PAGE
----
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M. Eversberg II




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PostPosted: Mon 12 Jan, 2009 2:20 pm    Post subject: Coutilliers at the Battle of Nancy?         Reply with quote

I was reading "Dragon", issue 6, which was linked here in another thread. One of the articles talks about Confederacy (Swiss) soldiers in the years 1476 and 1477, just before the Battle of Nancy, which ended the existence of the Dutchy of Burgundy.

I found this quote in the Wiki article:

Quote:
Charles as usual deployed his troops to a precise battle plan despite the short notice he received of the approach of Rene's forces. The infantry companies and dismounted gendarmes formed up in a large square formation with some 30 field guns in front at the top of the slope, while on either flank were mounted knights and coutilliers.


Coutillers are individuals using a cutlass, making them a form of swordsman. I was under the impression that the cutlass was a weapon developed in the 16th century, and that "swordsmen" as a military unit was by large a thing of the past after the fall of Rome and their Legionaries. I assume someone here has more advanced knowledge of the armies of the Swiss Confederacy, especially those mercenaries paid by Rene, Duke of Lorainne, and would know if this is a mistake in the article, or if the Swiss did employ swordsmen in addition to their famous halberders, pikemen, and arquebusiers.

M.

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Daniel Staberg




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PostPosted: Tue 13 Jan, 2009 12:03 am    Post subject: Re: Coutilliers at the Battle of Nancy?         Reply with quote

M. Eversberg II wrote:
I was reading "Dragon", issue 6, which was linked here in another thread. One of the articles talks about Confederacy (Swiss) soldiers in the years 1476 and 1477, just before the Battle of Nancy, which ended the existence of the Dutchy of Burgundy.

I found this quote in the Wiki article:

Quote:
Charles as usual deployed his troops to a precise battle plan despite the short notice he received of the approach of Rene's forces. The infantry companies and dismounted gendarmes formed up in a large square formation with some 30 field guns in front at the top of the slope, while on either flank were mounted knights and coutilliers.


Coutillers are individuals using a cutlass, making them a form of swordsman. I was under the impression that the cutlass was a weapon developed in the 16th century, and that "swordsmen" as a military unit was by large a thing of the past after the fall of Rome and their Legionaries. I assume someone here has more advanced knowledge of the armies of the Swiss Confederacy, especially those mercenaries paid by Rene, Duke of Lorainne, and would know if this is a mistake in the article, or if the Swiss did employ swordsmen in addition to their famous halberders, pikemen, and arquebusiers.

M.

The quote describes the Burgundian deployment, not that of the Swiss so the Coutilliers/Coustilliers are Burgundians.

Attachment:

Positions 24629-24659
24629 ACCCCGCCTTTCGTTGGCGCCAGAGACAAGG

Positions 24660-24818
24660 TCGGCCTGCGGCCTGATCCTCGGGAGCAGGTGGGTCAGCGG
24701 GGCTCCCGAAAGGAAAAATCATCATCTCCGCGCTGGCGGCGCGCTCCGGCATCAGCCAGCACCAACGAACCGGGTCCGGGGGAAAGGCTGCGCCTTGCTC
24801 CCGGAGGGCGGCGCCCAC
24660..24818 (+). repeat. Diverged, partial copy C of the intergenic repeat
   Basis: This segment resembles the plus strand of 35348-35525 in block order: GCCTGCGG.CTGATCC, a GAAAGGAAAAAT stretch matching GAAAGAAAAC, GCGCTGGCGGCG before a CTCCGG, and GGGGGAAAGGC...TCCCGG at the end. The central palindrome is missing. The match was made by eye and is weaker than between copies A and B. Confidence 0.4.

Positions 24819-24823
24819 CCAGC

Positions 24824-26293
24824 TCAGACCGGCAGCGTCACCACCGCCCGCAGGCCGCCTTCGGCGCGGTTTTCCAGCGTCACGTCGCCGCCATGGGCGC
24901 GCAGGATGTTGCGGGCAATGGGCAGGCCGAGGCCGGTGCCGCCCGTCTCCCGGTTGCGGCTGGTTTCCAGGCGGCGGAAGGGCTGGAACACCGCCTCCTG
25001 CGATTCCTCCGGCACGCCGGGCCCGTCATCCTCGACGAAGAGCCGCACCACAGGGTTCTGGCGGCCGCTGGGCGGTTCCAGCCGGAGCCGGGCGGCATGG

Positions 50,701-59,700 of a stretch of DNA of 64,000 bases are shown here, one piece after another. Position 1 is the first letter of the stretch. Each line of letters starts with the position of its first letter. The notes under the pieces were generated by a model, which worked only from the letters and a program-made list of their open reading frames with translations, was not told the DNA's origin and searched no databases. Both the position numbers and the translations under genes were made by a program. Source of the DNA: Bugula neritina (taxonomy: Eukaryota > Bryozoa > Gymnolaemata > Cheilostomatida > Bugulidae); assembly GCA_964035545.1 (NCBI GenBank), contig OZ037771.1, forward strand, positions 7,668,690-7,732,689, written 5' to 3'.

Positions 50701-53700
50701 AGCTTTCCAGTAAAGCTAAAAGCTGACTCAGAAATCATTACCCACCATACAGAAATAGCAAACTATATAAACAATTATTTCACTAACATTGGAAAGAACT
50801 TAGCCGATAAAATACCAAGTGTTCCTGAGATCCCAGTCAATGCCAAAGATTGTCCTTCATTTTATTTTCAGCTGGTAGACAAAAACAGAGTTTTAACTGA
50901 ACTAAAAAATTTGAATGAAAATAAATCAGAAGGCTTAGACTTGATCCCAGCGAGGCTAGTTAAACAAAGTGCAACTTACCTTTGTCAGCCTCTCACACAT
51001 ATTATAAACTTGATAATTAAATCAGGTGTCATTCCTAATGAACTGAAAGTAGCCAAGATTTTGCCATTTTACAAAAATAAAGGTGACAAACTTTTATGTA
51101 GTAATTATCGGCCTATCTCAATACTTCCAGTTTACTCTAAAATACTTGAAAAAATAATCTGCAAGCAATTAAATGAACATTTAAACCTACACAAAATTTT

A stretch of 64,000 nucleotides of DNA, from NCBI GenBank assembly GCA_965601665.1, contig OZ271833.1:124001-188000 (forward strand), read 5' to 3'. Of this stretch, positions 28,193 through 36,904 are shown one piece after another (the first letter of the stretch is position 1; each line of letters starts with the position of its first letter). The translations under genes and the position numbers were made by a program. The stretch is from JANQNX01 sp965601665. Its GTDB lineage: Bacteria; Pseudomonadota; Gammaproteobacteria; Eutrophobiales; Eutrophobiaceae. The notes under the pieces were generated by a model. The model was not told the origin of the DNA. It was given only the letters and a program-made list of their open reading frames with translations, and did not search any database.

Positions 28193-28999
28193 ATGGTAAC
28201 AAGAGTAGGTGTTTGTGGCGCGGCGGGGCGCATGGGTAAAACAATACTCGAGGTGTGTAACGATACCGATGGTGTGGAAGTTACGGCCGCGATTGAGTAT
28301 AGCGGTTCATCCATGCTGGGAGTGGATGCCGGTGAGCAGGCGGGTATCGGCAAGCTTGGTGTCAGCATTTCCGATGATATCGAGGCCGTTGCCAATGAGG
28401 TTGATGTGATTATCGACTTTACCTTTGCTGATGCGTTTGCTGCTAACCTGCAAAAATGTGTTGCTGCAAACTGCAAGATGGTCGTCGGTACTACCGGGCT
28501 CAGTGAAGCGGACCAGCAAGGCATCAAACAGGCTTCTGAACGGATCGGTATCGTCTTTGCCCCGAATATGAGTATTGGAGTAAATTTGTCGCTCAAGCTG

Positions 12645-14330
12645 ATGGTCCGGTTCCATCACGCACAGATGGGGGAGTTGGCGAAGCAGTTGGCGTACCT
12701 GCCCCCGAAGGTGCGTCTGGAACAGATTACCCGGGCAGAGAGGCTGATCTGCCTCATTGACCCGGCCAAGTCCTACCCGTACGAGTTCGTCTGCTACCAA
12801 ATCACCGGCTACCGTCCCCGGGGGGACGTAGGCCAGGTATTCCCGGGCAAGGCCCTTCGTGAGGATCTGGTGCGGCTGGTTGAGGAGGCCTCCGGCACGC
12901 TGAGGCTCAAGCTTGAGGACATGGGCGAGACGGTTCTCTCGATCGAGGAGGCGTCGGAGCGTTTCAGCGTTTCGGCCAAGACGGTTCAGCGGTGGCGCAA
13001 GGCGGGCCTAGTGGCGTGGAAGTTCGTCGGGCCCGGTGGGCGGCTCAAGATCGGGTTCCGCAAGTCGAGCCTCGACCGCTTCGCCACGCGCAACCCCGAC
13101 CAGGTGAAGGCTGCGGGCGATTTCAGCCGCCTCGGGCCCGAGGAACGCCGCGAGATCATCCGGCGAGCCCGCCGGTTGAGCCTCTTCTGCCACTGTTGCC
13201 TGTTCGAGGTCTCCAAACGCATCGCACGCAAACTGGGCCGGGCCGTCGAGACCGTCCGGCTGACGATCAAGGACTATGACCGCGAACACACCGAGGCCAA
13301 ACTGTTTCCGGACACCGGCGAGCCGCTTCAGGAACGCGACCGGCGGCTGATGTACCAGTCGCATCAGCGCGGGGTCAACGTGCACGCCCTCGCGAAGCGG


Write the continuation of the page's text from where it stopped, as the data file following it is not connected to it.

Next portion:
Each Burgundian 'lance' included a Coustillier who fought mounted together with his man-at-arms.
The equipment of the Coustilliers is described in detail in the Ordinance of St. Maximin de Tréves: October 1473

Quote:
"The coustillier must wear a brigandine or a split corselet ‘in the German manner’, a gorget (meaning standard or bevor), tassets, braies d’ acier (probably mail), vambraces, and gauntlets. He must be equipped with a light lance, that may be lowered for charging if necessary (coustilliers were routinely inter spaced with the men-at-arms). He must also have a good sword, and a long double-edged dagger. "

http://www.wolfeargent.com/ordonnances.htm

As can be seen the Coustillier is more of a light lancer than a swordsman.

The 'coutelas' of the 16th Century was for a long period nothing than falchion or messer style weapon called by another name. They were quite popular with the French cavalry well into the late 16th Century and appear in both written and pictorial sources.
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M. Eversberg II




Location: California, Maryland, USA
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PostPosted: Tue 13 Jan, 2009 11:18 am    Post subject:         Reply with quote

Ah I see what I misinterpreted; it seemed at the time as if they switched from talking about Charles to the Swiss, speaking of his deployment in reaction to the Swiss line, which contained these guys. My fault.

M.

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James R.Fox




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PostPosted: Sat 17 Jan, 2009 3:06 pm    Post subject:         Reply with quote

Sirs-It is my understanding that coustellier is medieval slang for non-noble spearman. They originated around 1100 and were originally conscripted foot that carried a spear and a very heavy dagger, nearly the size of a small riding sword called a coustelle. Mr Oakshott has then in hie "Archaeology of Weapons" and if I remember right, George Cameron Stone has them in his "Glossary of the Construction, Decoration, and Use of Arms and Armour"
Ja68ms
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